1. Performance means more than gaming and gamer-centric benchmarks.
2. Vista is measurably slower than Windows XP at a fundamental level, just as XP is slower than Windows 2000 at a fundamental level.
3. Techno sucks -- long live rock 'n' roll!
You're not going to get any counterarguments from me regarding the fact that businesses and large enterprises won't like Vista over XP. Vista obviously requires better hardware than XP, and it may certainly perform slower than XP in some, or many, workload scenarios that are important to businesses.
However, that's not what our two original articles were about, and it's most certainly not what our current point of debate -- Vista's improved performance over time -- is all about. So while you may have a good point on Vista requiring more hardware, or performing worse on the same hardware than Windows XP does, it's irrelevant to this discussion. We're comparing Vista-now to Vista-RTM -- not to XP.
But I see we're getting back to the thread-count point. I'm afraid we're going to lose our readers this way. I continue to stick by my original point, namely that the number of threads says nothing about the amount of changes made to the kernel. Like I detailed before, any change in thread count could lead to any possible outcome -- increased or lowered performance or simply no gain or loss at all. The fact that your thread-count metric did not pick up any of the significant changes detailed by Mark Russinovich and Eric Traut clearly shows how useless a metric the thread count statistic is. That's going to be my final word on thread count, as we have both done our thing. Let's leave it up to our readers to decide which argument makes more sense to them.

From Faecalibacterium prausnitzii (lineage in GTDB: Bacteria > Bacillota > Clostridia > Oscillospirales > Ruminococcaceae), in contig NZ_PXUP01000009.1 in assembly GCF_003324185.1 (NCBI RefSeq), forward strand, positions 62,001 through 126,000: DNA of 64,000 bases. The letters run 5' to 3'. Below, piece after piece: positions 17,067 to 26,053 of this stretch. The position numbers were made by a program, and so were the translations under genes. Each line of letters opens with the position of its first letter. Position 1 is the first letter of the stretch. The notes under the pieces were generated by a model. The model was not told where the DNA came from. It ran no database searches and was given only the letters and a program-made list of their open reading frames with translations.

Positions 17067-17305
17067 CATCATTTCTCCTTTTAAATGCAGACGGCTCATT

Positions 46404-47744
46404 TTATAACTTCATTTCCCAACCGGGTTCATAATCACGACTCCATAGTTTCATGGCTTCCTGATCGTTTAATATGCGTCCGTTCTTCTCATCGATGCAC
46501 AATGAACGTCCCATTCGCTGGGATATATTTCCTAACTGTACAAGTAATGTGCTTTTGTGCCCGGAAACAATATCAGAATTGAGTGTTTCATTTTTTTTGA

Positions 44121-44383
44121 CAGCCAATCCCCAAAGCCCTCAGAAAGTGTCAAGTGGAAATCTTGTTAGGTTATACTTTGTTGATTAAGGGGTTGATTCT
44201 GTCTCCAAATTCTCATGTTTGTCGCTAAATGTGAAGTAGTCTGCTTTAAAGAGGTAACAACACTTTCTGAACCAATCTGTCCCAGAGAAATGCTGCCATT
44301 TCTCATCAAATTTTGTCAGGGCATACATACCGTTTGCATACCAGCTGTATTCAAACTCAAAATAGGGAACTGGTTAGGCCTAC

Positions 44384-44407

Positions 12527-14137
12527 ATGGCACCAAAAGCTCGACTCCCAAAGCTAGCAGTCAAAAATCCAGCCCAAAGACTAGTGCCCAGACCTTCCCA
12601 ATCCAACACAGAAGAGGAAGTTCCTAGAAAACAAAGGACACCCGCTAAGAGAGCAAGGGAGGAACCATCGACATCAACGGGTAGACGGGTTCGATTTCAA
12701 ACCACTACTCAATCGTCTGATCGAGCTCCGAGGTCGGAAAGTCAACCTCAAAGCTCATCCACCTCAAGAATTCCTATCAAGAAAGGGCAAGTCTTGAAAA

How is it possible that someone who claims to know so much about the NT kernel appears to be so blatantly ignorant about the concept of MinWin, even though both Traut and Russinovich detailed the concept in such a crystal-clear way? Let me quote my own article: